Given the number of takeovers, strategic deals and rumours circulating in the financial services industry recently, one might be forgiven for thinking phase two of the polarisation review was already decided.
The industry appears to be acting as if the matter is done and dusted, with the result being that multi-ties are on their way.
Whether it's Amp's purchase of Towry Law, Barclays white-labelling deal with Legal & General, Bristol & West's takeover of Willis National or life offices such as Allied Dunbar, Norwich Union and Clerical Medical reaching out to IFAs with multi-tie propositions, it seems that the industry may have prejudged the outcome of the FSA's review.
And all this before the review has even taken place. Officially, the regulator is expected to release a consultation paper in November or December, with a final decision on the future of polarisation not expected until 2002. Yet, the prevailing opinion seems to be it is a question of when, not if, polarisation will be scrapped.
IFA Syndaxi Financial Planning principal Robert Reid says: “I think the industry thinks it is a done deal.
I think they think the outcome will be multi-ties.”
The question must be asked why this is so. Official claims by the FSA that it is open to a frank and real discussion about the way forward, seem to be falling on deaf ears.
Phase one went through, and even though virtually all facets of the industry repeatedly made the point that relaxing polarisation would be detrimental to the consumer, the Treasury still allowed multi-ties for stakeholder pensions and depolarising of direct-offer advertisements such as fund supermarkets.
Many in the industry think the Government and FSA are hell-bent on pushing through full depolarisation for a variety of factors such as the European single market issues and the desire to improve the lot of customers who use direct salesforces and banks and building societies.
Others say that with al
the jockeying for position going on, someone must be tipping off the industry. If one or two players were acting in a similar fashion it might be considered an exception but when so many are, it is difficult for some to swallow that it is coincidence.
Adding to this confusing mix are speeches from Treasury officials, saying it is all or nothing for polarisation, as happened last week when policy adviser Keith Davis was speaking at an industry conference.
The regulator appears to be fighting back against this sentiment of finalism, with its head of the polarisation review David Severn warning providers that they should not act too aggressively on what they think may be the result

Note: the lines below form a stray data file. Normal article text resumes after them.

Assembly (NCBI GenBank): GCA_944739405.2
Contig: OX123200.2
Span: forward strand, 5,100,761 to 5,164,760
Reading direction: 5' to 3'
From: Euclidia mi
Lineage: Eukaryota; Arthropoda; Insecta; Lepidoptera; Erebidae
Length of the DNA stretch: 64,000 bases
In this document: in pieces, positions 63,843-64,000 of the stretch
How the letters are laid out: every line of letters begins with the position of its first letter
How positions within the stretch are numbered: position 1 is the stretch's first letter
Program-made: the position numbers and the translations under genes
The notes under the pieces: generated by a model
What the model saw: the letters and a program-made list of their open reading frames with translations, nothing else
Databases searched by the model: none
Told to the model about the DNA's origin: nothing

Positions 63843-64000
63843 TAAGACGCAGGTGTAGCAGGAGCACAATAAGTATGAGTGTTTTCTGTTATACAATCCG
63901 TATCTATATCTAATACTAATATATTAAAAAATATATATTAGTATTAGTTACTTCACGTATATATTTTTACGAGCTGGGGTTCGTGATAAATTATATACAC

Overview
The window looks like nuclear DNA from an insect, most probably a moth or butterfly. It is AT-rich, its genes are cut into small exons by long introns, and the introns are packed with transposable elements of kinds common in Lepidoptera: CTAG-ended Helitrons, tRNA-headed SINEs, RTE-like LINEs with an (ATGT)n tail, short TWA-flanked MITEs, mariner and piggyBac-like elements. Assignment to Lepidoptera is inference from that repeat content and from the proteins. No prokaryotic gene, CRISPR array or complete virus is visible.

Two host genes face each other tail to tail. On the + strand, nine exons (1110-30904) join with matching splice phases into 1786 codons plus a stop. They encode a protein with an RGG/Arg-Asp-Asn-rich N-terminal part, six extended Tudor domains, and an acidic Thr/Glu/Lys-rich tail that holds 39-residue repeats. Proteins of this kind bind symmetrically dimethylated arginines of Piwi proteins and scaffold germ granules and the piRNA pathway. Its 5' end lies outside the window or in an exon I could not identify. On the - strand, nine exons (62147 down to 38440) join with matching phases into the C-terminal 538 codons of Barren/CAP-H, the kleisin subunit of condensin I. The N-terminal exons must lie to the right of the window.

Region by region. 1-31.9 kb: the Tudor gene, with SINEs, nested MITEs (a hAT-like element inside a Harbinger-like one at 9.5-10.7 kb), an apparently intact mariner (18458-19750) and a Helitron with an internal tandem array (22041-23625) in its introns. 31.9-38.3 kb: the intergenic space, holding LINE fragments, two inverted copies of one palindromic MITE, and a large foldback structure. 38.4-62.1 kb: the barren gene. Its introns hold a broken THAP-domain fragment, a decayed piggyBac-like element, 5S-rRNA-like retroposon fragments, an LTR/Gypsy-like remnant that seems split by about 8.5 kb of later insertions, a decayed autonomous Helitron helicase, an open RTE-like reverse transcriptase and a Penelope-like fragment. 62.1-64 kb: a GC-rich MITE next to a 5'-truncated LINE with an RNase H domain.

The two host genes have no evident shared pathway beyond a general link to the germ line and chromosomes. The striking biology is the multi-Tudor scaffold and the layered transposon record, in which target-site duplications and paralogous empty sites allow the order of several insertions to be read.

of the review.
Severn says while it is perfectly acceptable for the industry to be talking about what may or may not happen, firms that take steps to position themselves in a post-polarisation world may find themselves worse off if things turn out differently.
LIA director of public affairs John Ellis says: “I think providers would do well to take note of David Severn's comments. They should be wary of making assumptions about the outcome of phase two of the review. We do not know the outcome yet.”
Autif deputy director general Sheila Nicoll says: “It is not very sensible to pre-empt any decisions being made by the FSA. I think the industry would do wise to listen to David Severn, considering he is the man making the decisions for the regulator.”
Another argument which points to the fact the FSA is still undecided is the large amount of research it has commissioned from economic consultancies Charles River Associates and Cap Gemini Ernst & Young.
If it was so convinced that multi-ties were the best result, why wouldn't the regulator just say so instead of spending the industry's money on expensive third-party work?
For its part, the industry says it is not acting in a manner which suggests it has pre-judged phase two.
Axa spokesman Peter Webb says it only makes sense for companies to be discussing the future direction of distribution within the industry but this does not mean it has prejudged the outcome of the review.
Webb says: “We are planning for what we think might be likely scenarios but we are conscious that we do not know what will actually happen.”
Bradford & Bingley technical director Rob Guy says: “It is quite sensible for the strategic people within these companies to have conversations about the way forward. It would be odd if they did not do something to prepare themselves for what may happen.
“Over the last two to three years, product providers and IFAs have been very open about discussing industry issues. It would be unhealthy if there were a complete
Chinese wall between providers and distributors.”
Money Marketing reported last week that Clerical Medical is the latest life office to try to snap up IFAs. The life office says while it is in discussions with IFAs about polarisation, it has not tried to lure any with a multi-tie proposition and does not have a multi-tie proposition to offer.
Whatever the industry believes about the result of the review, it will have to wait like everyone else until next year to see what will happen.
It seems like only sound business strategy to discuss the issue both in private and
public but the industry
would be wise to pay attention to David Severn's comments about acting before a decision is made.